PRG condemns shrinking civil space, growing victimisation of writers, activists and journalists in SL

Tuesday, 27 April 2021 00:00 -     - {{hitsCtrl.values.hits}}

People’s Rights Group (PRG), a rights based advocacy and lobbying group based in the UK particularly dealing with human rights violations in Sri Lanka, in a statement noted with extreme concern the gradual shrinking of civic space, particularly for the exercise of the right to free expression in Sri Lanka. 

“In the broader context, in recent times, censorship, imposition of restrictive laws, criminal defamation, harassment and detention of activists appears to be prime means adopted specially by South Asian States to deal with dissent and opposition. 

“In Sri Lanka, journalists, human rights defenders and political opponents are being intimidated, attacked, detained, criminalised, deprived of right to dissent and communication facilities. Peaceful expression is basically being made a criminal offence. Human right defenders are increasingly being vilified as ‘traitors’ in both mainstream and social media. The civic space is increasingly under threat due to deepening risks of reprisals against civil society actors who speak out against these undemocratic developments. Worryingly, the COVID-19 pandemic has also been exploited by the Government of Sri Lanka (GoSL) to impose restrictions, with growing militarisation of the Government machinery. This dangerous trend goes against the values that underlies democracy and is already opening the floodgates for authoritarianism.”

PRG said it noted with alarming concern that there is also a systemic witch hunt and victimization of political opponents and activists belonging to the minority communities, specially the Muslims, who have been subjected to a well-orchestrated demonisation campaign in the post-Easter tragedy period. 

“Many Muslim organisations have been banned purportedly on arbitrary grounds in the recent past, while a well-known Muslim scholar in the calibre of Rasheed Hajjul Akbar, a senior lawyer and minority and human rights activist, Hejaaz Hizbullah, and minority community politicians such as Azath Salley, V. Manivannan, and Rishad Bathiudeen were arrested and detained on suspicion of offences under draconian laws which suppresses democratic and human rights enshrined in the country’s Constitution.   A social media activist Ramzy Razeek, was also arrested and later released, who was decrying religious discrimination in a social media post.”

A 25-year-old Muslim poet/writer Ahnaf Jazeeem was also arrested under the Prevention of Terrorism Act (PTA) in 2020 for allegedly publishing a book of poetry in Tamil titled ‘Navarasam,’ allegedly based on the charges that it inter-alia was inciting violence and hatred in some of the poems.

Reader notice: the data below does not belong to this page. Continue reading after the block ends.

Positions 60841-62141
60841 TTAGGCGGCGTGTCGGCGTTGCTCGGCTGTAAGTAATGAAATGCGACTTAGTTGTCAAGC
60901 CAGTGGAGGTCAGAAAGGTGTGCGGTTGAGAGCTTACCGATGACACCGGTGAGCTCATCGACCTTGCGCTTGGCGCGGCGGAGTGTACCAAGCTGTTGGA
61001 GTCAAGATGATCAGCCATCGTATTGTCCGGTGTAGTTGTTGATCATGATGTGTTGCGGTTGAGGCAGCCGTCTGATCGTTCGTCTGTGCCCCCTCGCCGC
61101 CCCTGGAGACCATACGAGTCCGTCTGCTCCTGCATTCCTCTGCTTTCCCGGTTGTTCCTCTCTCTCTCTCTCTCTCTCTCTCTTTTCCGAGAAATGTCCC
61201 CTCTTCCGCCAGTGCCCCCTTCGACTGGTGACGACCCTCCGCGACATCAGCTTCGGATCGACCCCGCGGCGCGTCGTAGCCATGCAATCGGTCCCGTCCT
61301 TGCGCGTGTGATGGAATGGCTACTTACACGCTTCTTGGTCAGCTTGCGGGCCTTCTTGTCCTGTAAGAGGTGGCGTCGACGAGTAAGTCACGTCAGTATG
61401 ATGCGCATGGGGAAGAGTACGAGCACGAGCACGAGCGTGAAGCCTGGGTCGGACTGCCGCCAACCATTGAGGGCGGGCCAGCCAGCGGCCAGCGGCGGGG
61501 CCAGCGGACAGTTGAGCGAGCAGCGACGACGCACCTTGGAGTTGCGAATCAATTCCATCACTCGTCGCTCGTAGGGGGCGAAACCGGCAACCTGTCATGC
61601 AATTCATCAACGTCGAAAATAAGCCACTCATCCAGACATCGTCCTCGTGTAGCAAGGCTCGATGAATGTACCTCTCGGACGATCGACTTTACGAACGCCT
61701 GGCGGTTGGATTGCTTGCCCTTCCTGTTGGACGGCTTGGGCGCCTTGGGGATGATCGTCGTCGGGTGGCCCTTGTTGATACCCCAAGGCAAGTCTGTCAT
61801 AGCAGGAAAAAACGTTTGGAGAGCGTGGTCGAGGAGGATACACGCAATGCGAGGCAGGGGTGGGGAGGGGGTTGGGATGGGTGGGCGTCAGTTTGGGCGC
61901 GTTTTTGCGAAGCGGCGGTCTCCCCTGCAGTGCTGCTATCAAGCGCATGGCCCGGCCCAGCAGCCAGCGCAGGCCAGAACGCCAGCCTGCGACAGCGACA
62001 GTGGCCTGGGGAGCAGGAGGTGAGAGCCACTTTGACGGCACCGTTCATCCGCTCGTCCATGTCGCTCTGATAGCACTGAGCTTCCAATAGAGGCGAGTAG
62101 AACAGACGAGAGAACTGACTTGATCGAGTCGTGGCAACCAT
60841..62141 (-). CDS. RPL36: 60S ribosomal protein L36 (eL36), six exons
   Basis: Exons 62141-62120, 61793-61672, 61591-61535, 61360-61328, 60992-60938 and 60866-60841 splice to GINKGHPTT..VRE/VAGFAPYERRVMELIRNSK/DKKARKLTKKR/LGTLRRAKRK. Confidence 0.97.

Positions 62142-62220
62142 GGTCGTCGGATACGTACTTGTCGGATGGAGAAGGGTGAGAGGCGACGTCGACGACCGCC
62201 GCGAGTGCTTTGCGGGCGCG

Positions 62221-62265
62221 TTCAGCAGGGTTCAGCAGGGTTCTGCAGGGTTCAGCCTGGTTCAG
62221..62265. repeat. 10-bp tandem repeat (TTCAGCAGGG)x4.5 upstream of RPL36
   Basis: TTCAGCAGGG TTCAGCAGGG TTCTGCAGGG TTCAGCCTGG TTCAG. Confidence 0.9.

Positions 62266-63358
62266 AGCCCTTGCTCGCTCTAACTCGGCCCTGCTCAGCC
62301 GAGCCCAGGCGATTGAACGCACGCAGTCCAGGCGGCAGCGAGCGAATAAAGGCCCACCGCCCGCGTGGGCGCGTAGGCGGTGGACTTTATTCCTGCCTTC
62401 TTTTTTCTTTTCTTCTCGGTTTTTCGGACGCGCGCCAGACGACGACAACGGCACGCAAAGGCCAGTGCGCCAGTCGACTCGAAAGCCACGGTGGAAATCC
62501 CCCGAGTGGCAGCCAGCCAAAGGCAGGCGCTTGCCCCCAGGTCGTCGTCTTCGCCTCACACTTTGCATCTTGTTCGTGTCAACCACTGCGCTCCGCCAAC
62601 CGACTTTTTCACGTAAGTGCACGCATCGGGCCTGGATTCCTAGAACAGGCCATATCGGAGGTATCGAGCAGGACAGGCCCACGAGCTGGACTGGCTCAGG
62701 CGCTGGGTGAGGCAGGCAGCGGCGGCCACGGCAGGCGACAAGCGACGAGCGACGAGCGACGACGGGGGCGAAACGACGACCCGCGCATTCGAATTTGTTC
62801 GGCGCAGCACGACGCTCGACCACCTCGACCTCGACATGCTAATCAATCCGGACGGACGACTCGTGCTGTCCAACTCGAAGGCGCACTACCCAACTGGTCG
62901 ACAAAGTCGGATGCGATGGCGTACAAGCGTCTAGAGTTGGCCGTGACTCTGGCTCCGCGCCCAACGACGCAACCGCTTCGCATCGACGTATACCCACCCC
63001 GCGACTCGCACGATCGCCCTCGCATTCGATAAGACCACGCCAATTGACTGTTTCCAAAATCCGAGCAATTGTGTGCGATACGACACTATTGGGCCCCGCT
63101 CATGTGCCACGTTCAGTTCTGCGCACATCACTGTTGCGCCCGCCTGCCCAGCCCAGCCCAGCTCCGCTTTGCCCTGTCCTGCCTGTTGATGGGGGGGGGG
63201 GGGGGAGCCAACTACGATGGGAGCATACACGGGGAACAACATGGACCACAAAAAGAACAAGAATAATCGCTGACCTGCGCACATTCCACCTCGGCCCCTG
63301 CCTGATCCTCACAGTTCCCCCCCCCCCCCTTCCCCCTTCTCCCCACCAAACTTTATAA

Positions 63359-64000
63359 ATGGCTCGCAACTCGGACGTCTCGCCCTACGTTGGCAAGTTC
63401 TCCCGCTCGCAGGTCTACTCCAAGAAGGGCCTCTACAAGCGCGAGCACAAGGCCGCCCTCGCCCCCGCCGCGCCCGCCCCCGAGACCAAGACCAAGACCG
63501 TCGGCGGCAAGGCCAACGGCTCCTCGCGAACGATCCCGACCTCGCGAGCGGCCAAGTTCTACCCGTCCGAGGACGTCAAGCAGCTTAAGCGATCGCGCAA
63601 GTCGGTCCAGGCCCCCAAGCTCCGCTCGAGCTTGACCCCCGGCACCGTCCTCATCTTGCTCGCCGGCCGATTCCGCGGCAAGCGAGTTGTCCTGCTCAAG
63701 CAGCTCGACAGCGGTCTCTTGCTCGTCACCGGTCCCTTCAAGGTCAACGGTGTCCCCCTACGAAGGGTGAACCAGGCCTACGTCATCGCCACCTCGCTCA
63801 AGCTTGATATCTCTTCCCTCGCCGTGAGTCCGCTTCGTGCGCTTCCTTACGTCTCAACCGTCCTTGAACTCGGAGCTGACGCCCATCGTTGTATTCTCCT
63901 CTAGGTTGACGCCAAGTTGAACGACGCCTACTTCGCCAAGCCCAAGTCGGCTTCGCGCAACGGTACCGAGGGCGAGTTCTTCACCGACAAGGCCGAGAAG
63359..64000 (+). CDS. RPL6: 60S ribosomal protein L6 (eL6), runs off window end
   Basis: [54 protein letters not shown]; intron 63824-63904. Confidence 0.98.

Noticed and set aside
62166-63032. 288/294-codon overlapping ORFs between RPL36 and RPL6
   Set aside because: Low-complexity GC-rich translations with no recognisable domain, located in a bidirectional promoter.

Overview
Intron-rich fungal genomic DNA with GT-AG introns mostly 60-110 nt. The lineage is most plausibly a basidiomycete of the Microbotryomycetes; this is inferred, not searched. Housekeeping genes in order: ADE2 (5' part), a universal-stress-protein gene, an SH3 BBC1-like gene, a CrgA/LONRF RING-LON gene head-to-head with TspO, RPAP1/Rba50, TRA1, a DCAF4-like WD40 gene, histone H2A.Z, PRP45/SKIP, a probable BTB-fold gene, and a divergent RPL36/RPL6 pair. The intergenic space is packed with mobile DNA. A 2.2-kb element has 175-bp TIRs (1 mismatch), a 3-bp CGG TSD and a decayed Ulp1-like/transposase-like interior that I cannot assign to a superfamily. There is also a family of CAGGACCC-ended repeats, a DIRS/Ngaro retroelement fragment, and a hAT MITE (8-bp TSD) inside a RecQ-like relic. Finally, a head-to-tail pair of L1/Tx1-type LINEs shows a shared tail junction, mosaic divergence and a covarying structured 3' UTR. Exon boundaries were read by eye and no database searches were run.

“However, many literary experts have debunked these charges as baseless, nonsensical and ludicrous, and say that his poems grapple with a range of themes that are of sociocultural and political significance and ‘mostly concerned religious morality, humanism, love and a peaceful life’. The Fundamental Rights petition filed recently in the Supreme Courts also alarmingly refers to a reported attempt by the investigators to force him to confess that Jamiah Naleemiah, a leading seat of Islamic leaning where he graduates from, preaches extremism.” PRG said it was of the considered view that Ahnaf’s writings have less to do with his detention, which is largely the consequence of a broken and incompetent system and delays and inefficiencies in the judicial process. 

“The process, that is largely based on the majority Sinhala language, quite literally does not speak his language, and it is a deficiency for which Ahnaf paid a heavy price. PRG also believes that his arrest was yet another serious manifestation of the violent and repressive policy of ethno-religious hegemony facing minority communities, and yet another attempt to use the draconian anti-terrorism laws against minorities and free expression.”

PRG firmly reiterated that durable peace needs to be built in a political climate in which every Sri Lankan feels, and is treated as equal, and has the ability to realise his or her potential in an open and free manner. 

“As a long-standing democracy, Sri Lanka should be able to tolerate diverse and dissenting views in the society, which ultimately safeguards both security and freedom. PRG therefore calls upon the  GoSL to duly protect the people’s rights particularly specified in Articles 10, 12(1) to 12(4), 14, and 27(6) entrenched in the Constitution and forthwith stop the victimisation of  activists and writers under cover of draconian laws and the COVID pandemic.”